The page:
November 4, 2014 saw the culmination of a hotly debated general election. Of the 6,272 registered voters, an amazing, 92.8% of them came out to actually cast ballots. Much of the interest in the outcome of the election was stirred because three of the candidates ran a campaign based upon a “unified” ticket promising to be, “The Voice of the Community” (see Image 4, below). This political alliance, focused heavily on negative (or attack) ads on the incumbents and made campaign promises to take action on a number of issues well outside the RCSD jurisdiction. The fourth-placed candidate (Kathleen Spoor) finished the race just shy of 76 votes from breaking up the “unified” ticket alliance”. Three new Board members where swept into office; Mr. Morrison “Ed” MacKay, Mr. Olaf Landsgaard and Mr. Dennis Shingledecker. Having achieved election success, the three of them claimed a “bully pulpit” as long as they voted together on many key issues. Very soon it became obvious that they have become an unbreakable force; potentially capable of having unlimited power in forging the future of Rosamond into their own image.

Soon after the election, the general public began to have second thoughts concerning the motives of this newly formed “alliance” and the political power they held. Complaints began rolling in to the Kern County seat in Bakersfield.

Image 4Image 4: Campaign flyer by Shingledecker, MacKay, and Landsgaard.

THE CHARACTERS:

Mr. Dennis Shingledecker: Born in 1959, he is registered as “President at Advanced Computer Solutions”, located in Quartz Hill, California. Advanced Computer Solution filed as an Articles of Incorporation in the State of California on Tuesday, January 27, 2015, as recorded in documents filed with California Secretary of State. He is a previous registered agent for Signature Communications, LLC; incorporated in California in 2004 and for unknown reasons, Signature Communications, LLC is no longer active. Primarily being a business man; Dennis has little or no previous political experience.

Mr. Morrison “Ed” MacKay: Born in 1938, an ordained minister serving at the Rosamond Church of Christ. Ed represents a past political influence as he previously served on the Rosamond Community Services District Board during the 1980s and 90s. To highlight some his previous RCSD involvement; he voted for and passed the assessment districts 1988-1, 1990-2 and 1991-3 that were used to sell $30,000,000 in improvement bonds. These bonds resulted in property defaults that still exist today and have cost the rate payers of RCSD tens of thousands of dollars in foreclosure and attorney fees (See Finding 14, for additional detail). Memories fade, and Ed was elected in 2014. He currently carries the gavel as the RCSD Board President, relying on his many years of experience to run the monthly Board Meetings.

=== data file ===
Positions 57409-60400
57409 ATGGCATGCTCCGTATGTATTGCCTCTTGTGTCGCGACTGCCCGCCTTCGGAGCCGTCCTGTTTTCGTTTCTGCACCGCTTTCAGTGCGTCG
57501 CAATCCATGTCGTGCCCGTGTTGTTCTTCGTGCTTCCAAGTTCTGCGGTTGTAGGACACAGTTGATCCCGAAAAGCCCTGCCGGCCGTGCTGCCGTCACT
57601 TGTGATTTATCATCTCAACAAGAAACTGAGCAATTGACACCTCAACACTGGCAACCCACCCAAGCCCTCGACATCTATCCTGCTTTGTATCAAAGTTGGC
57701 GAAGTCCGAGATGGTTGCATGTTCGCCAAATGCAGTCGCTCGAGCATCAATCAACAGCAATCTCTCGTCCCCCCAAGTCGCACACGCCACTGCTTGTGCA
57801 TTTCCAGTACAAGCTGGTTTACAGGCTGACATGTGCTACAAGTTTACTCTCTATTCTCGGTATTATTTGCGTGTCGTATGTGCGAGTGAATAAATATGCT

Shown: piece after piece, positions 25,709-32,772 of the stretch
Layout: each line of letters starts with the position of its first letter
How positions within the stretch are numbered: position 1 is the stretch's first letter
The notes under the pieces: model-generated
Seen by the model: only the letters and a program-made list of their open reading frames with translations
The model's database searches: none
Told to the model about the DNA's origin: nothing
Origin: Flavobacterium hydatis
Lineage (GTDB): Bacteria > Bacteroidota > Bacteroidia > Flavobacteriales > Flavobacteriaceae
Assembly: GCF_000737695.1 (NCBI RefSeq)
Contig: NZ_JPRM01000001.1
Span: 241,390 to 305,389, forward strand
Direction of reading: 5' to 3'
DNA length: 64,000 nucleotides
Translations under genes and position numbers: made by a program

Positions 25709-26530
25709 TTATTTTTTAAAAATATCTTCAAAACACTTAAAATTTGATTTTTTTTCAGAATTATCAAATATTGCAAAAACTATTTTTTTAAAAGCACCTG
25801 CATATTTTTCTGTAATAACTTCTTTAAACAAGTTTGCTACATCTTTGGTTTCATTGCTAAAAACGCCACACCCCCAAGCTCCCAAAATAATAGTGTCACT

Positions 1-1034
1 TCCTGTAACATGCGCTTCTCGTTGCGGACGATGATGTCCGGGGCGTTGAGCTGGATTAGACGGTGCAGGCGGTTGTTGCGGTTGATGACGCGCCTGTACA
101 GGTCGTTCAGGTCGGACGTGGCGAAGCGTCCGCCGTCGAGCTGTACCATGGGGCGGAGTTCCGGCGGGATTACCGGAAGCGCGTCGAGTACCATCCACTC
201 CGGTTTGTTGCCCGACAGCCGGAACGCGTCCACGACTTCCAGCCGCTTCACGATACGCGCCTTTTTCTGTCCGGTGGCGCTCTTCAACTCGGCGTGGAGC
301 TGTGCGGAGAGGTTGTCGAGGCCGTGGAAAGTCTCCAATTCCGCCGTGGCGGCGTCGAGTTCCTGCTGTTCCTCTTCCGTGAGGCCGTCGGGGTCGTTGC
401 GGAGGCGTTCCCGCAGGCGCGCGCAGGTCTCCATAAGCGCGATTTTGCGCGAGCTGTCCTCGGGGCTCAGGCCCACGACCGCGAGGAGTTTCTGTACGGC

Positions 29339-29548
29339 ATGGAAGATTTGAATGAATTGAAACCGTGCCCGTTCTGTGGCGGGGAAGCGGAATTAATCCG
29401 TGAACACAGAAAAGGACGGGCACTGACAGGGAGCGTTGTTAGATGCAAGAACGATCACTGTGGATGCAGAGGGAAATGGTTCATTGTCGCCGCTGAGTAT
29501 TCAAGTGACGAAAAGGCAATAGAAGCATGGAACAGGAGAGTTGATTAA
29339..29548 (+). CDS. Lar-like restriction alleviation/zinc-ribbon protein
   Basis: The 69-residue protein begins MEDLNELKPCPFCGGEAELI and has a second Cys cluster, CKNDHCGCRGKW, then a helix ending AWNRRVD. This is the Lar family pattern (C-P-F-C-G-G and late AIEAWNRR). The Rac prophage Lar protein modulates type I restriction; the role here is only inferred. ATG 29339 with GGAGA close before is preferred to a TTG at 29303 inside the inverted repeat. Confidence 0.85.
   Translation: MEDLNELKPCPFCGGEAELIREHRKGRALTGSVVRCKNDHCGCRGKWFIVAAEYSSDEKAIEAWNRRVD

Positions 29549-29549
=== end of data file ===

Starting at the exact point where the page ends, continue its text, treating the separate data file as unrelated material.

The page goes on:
Mr. Olaf Landsgaard: Born in 1960, is a lawyer specializing in civil litigation, real estate law, DUI defense, personal injury, and estate/business planning. According to his personal website; his past experiences have seen him serve as President of the Rosamond Rotary for 2001 to 2002, President Elect of the Antelope Valley Bar Association, and the Chairman of the Antelope Valley College Measure “R” Committee. Olaf has been practicing law in Rosamond for twenty years. He is involved in national, state and local issues that affect everyone. Olaf Landsgaard has been an active participant in government and participated in many local and regional events, to include attending the Inauguration of former California Governor Arnold Schwarzenegger. He could also be considered a Rosamond-area land magnate, as he and/or components of his family own approximately 100 parcels of land in Kern County, with the vast majority of those parcels located within the Rosamond Community Service District boundaries. His, parents Art and Marion Landsgaard came to the Antelope Valley in the later 1950’s or early 1960’s. In an interview posted online in August, 2015, by Mr. John Joyce, the family matriarch stated, “We [Art and Marion] came for our honeymoon and we stayed and then when Connie [daughter] was twelve, she had saved her money for a horse and we had to get a place in the country and we did. We’ve been out there for forty-seven years. (Joyce, J.)” Olaf is one of twelve children. In addition to being an RCSD Board member, he is the Secretary of the Rosamond Municipal Advisory Council (December 2008 – Present), he is the Lead Attorney of the Law Offices of Olaf Landsgaard (December 1986 – Present), a Rotarian, Rotary 5260 (February 1998 – January 2013) and the former Manager for Century 21 Avico Hometown, Est. 1972 (December 1988 – January 1995). Although his LinkedIn profiles states that “He carries the gavel as the RCSD Board President, relying on his many years of experience to run the monthly Board Meetings.” (Web. August 22, 2015.) He does not. That is Mr. MacKay’s position. [Editor’s note: Sometime before September 10, 2015, Olaf corrected his LinkedIn profile by removing all references to RCSD from it.]